For the past year, I have been advising my readers in the augmented reality industry to obtain patents on their inventions for quite some time now, and I’ve been warning that patent battles over this technology were just around the corner. Both that advice and that prediction were vindicated on September 25, 2012 with the issuance of a U.S. patent to Zugara, one of the most active players in the AR space today.
Zugara’s patent covers “a simulation of wearing items such as garments and/or accessories”–the same technology behind its flagship product, the “Webcam Social Shopper.” But the scope of the patent is not necessarily limited to this webcam-based project. According to Zugara, “WSS can be used with a wide variety of ‘video feeds,’ such as via PCs, tablets, smartphones, depth-sensing cameras (e.g. Kinects), connected TVs, kiosks, eyewear (e.g. Google Glass)… you name it. In essence, WSS relates to what is now commonly referred to as a ‘digital mirror’ or a ‘virtual dressing room.'”
Here’s how Zugara described the scope of the patent in a recent blog post:
- ANY VIRTUAL, WEARABLE ITEMS: This isn’t just about trying on virtual clothing. Virtual Jewelry, glasses, watches, purses, and anything else that’s “wearable”.
- SIZING & FIT: The method of using body part detection & recognition to determine a wearable item’s size and fit is covered.
- SOCIAL SHOPPING: This element is actually covered in two ways.
- Taking photos with the virtual, wearable item(s) and sharing them via social networks.
- Multiple people trying on virtual, wearable items simultaneously, and having a shared shopping experience within a video-chat or conferencing environment.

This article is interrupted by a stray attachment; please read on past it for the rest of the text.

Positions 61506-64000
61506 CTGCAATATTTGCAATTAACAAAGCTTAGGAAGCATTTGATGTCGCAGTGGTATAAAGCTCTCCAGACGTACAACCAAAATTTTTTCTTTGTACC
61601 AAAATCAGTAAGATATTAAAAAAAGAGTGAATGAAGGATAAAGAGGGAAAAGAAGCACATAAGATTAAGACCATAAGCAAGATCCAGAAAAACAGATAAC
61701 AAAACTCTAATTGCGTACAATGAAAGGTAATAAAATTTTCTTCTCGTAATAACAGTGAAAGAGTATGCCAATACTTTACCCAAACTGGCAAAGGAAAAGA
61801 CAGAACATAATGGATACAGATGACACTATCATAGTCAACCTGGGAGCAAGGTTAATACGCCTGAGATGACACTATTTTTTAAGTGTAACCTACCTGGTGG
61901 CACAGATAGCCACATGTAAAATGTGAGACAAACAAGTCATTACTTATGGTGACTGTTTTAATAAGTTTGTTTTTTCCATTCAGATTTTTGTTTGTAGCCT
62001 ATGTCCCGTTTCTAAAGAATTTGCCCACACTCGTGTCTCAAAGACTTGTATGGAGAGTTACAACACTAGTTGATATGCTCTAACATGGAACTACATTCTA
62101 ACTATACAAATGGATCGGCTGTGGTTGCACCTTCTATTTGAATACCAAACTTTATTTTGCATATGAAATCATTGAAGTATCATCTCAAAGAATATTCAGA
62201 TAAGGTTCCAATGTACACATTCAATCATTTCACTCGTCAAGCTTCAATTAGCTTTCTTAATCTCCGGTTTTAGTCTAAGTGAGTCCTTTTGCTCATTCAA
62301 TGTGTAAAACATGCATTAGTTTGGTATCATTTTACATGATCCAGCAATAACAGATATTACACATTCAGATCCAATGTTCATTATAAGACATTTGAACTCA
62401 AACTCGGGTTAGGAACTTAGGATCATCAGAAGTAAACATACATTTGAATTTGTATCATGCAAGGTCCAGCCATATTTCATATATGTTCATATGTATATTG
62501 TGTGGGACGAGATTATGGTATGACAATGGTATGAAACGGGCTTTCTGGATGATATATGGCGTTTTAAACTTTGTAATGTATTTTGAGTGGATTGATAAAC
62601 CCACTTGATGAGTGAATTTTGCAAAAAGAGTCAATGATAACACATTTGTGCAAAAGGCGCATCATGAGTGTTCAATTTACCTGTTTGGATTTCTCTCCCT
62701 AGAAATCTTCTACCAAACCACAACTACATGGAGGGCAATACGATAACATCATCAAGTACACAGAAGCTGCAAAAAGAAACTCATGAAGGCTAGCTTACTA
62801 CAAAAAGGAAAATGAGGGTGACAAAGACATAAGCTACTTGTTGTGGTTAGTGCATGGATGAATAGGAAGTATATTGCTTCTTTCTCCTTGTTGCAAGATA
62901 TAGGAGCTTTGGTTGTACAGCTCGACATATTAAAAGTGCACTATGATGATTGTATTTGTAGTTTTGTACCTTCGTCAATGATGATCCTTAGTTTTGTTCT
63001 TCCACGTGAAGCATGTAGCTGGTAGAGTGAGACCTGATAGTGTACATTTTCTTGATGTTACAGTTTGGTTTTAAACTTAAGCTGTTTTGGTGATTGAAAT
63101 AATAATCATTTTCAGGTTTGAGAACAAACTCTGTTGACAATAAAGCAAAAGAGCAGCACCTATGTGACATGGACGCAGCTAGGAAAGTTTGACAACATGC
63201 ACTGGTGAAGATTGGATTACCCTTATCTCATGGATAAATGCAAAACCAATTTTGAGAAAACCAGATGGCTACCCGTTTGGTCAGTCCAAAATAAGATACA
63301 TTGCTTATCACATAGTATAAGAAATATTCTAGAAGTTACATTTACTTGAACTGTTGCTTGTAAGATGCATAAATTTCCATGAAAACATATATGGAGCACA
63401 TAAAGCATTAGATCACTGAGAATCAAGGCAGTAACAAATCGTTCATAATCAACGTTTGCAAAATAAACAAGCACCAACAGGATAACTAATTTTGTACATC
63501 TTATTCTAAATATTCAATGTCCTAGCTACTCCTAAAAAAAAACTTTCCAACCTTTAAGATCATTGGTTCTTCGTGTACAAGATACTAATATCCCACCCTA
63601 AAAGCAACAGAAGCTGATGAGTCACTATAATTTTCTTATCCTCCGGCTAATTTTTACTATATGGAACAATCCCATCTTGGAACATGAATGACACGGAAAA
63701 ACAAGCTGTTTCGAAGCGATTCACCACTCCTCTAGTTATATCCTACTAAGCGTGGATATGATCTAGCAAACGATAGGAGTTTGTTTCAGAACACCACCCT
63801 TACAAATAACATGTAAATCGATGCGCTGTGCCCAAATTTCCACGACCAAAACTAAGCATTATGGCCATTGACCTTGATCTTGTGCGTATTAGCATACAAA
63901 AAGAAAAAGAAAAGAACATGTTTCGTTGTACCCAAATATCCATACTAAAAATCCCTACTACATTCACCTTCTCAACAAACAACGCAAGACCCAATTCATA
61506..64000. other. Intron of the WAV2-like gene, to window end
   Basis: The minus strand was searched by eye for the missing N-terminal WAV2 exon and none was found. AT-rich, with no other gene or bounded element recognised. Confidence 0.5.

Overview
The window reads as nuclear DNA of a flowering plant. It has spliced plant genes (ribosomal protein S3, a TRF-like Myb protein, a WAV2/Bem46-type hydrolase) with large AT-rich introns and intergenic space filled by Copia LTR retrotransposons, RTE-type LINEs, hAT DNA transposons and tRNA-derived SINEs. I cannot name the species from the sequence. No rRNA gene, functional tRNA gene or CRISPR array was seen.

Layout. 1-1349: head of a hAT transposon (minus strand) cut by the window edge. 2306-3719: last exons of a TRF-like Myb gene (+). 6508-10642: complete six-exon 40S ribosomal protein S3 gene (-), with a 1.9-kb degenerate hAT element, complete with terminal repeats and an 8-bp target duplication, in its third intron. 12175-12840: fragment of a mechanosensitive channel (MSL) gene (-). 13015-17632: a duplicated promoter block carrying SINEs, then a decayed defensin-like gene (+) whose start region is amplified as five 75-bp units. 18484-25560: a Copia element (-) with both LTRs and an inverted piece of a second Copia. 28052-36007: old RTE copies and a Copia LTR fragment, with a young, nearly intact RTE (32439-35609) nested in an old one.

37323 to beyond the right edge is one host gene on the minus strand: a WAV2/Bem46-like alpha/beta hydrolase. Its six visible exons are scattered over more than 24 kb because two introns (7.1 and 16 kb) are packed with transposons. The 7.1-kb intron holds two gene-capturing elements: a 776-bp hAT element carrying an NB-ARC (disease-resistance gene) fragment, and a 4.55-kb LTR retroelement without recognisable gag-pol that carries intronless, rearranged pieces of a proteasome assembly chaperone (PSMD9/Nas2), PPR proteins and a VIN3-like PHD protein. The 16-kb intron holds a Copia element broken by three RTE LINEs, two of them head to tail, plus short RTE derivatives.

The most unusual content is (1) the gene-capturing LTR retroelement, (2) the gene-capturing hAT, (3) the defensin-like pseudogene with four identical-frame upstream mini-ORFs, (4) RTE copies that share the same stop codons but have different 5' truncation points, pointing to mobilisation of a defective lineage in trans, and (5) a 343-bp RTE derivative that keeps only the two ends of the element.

- GESTURE, MOTION AND VOICE CONTROL: Using gestures, motion and voice control to interact with, manipulate and purchase virtual, wearable items directly within the virtual dressing room interface.
In other words, Zugara has made a bold and aggressive move to bite off a large chunk of the AR market for itself. This could easily include projects that other AR companies have already invested in. Zugara itself has noted that “we’re not alone in our thinking [about the importance virtual dressing rooms]. It’s a vision of the future now shared by companies like Forrester, eMarketer, PriceWaterhouseCoopers, Cisco, Intel, Microsoft& eBay .” Companies such as Total Immersion already have their version of a “Magic mirror” on the market. Virtual try-on-a-product promotions are becoming fairly commonplace, and are used by high-end retailers such as DeBeers (diamonds) and Tag Heuer (watches). How technologies like these jive with Zugara’s patent remains to be seen.
Please note–this is no screed against the Zugara folks. I’m acquainted with co-inventors Matt Szymczyk and Jack Benoff, along with others from Zugara. Matt has been a frequent presenter at the annual Augmented Reality Event. They are hard-working guys with a clear vision for the industry, and my hat is off to them for this achievement.
But this is also the most important reminder to date that all AR entrepreneurs–not just the titans like Google, Apple, Microsoft, and such–need to take patents seriously. They should be making every effort to secure rights in their inventions, and researching to make sure their plans don’t step on the rights of others.
My firm has an active patent prosecution practice, including for multiple AR companies and inventions, and we would be happy to discuss whether we can be of assistance to you in this effort.